08 December 2011

Meraki: Level 1 PCI DSS Certified

Retailers rely on us to provide a wireless solution that helps them meet PCI DSS (Payment Card Industry Data Security Standards) compliance requirements, and the feedback on some of our security features such as two-factor authenticationhas been very positive. Meraki has passed a level 1 PCI DSS v2 audit and earned the corresponding Report on Compliance (RoC), providing an additional layer of security for retail and other sensitive environments.

Out-of-band control

Customers have been using Meraki to build PCI-compliant networks for years, and since Meraki’s cloud architecture is out-of-band, our cloud is out-of-scope of a retailer’s PCI audit. However, we wanted to go above and beyond and deliver an additional level of reassurance. To increase our security, we submitted our cloud networking environment to a complete, on-site level 1 PCI DSS audit (the most rigorous audit level), including audits of our data centers.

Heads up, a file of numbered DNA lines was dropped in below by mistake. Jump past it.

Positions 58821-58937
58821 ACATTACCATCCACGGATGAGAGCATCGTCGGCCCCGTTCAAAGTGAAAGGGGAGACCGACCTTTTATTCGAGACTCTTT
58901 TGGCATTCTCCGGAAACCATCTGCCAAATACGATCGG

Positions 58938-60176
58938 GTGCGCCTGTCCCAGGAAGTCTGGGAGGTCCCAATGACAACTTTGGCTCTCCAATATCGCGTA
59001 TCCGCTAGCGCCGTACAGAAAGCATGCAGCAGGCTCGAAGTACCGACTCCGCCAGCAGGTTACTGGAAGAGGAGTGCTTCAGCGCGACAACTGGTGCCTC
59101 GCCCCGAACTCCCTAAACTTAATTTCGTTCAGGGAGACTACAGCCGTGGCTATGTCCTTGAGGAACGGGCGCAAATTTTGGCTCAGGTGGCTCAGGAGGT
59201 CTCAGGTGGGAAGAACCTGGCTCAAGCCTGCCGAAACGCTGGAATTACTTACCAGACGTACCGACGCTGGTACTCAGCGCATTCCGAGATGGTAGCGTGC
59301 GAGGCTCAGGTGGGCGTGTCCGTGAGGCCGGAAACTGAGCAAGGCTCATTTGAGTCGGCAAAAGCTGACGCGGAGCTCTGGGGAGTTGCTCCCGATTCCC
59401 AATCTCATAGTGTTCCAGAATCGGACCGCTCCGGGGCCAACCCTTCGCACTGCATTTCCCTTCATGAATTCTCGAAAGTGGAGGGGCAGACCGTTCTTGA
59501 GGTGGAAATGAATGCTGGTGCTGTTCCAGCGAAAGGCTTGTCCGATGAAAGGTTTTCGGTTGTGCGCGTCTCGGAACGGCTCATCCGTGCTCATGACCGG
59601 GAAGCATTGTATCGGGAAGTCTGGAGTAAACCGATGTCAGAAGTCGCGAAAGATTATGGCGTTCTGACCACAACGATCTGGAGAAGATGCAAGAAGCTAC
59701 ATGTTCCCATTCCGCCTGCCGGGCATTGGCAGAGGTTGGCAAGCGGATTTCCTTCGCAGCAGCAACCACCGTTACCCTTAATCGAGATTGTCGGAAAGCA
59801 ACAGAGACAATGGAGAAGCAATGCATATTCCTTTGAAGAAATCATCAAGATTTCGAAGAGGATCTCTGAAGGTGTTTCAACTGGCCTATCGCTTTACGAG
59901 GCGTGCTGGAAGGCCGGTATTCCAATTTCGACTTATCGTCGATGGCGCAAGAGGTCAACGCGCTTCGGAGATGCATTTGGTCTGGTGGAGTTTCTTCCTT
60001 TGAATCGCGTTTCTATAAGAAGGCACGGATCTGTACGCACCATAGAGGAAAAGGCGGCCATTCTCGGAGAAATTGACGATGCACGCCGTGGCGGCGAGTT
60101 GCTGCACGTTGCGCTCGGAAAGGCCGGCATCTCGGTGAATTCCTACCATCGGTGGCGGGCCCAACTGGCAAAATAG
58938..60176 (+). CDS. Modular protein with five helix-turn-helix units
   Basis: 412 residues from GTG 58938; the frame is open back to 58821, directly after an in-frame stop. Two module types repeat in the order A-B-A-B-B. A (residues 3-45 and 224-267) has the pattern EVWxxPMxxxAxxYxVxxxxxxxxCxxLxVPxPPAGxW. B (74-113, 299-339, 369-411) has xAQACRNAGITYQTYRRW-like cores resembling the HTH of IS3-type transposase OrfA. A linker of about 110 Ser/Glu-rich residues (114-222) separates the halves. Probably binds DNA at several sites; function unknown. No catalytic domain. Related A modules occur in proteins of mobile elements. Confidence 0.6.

Level 1 PCI DSS certified

Even though the Meraki data centers are out-of-band and thus out-of-scope for a retailer’s PCI audit, those who need to meet the requirements of a PCI audit now have the additional reassurance that Meraki’s out-of-band cloud networking architecture also meets those requirements. As the only cloud networking wireless provider to pass a level 1 PCI DSS v2 audit, we’re leading the way to provide the highest level of confidence for security-conscious customers, including those who are looking for infrastructure that meets the same PCI DSS requirements they must adhere to. This also streamlines the audit process for customers going through their own PCI DSS audit.
Meraki’s security features address all of the PCI DSS requirements and help customers to build and maintain a secure network, protect cardholder data, maintain a vulnerability management program, implement strong access control measures, and monitor network security. Retailers who use Meraki to maintain a secure retail environment include Starbucks, Burger King, United Colors of Benetton UK, Design Within Reach, and Applebee’s. You can read about their deployments, and other retailers’ deployments, at http://meraki.com/customers/retail.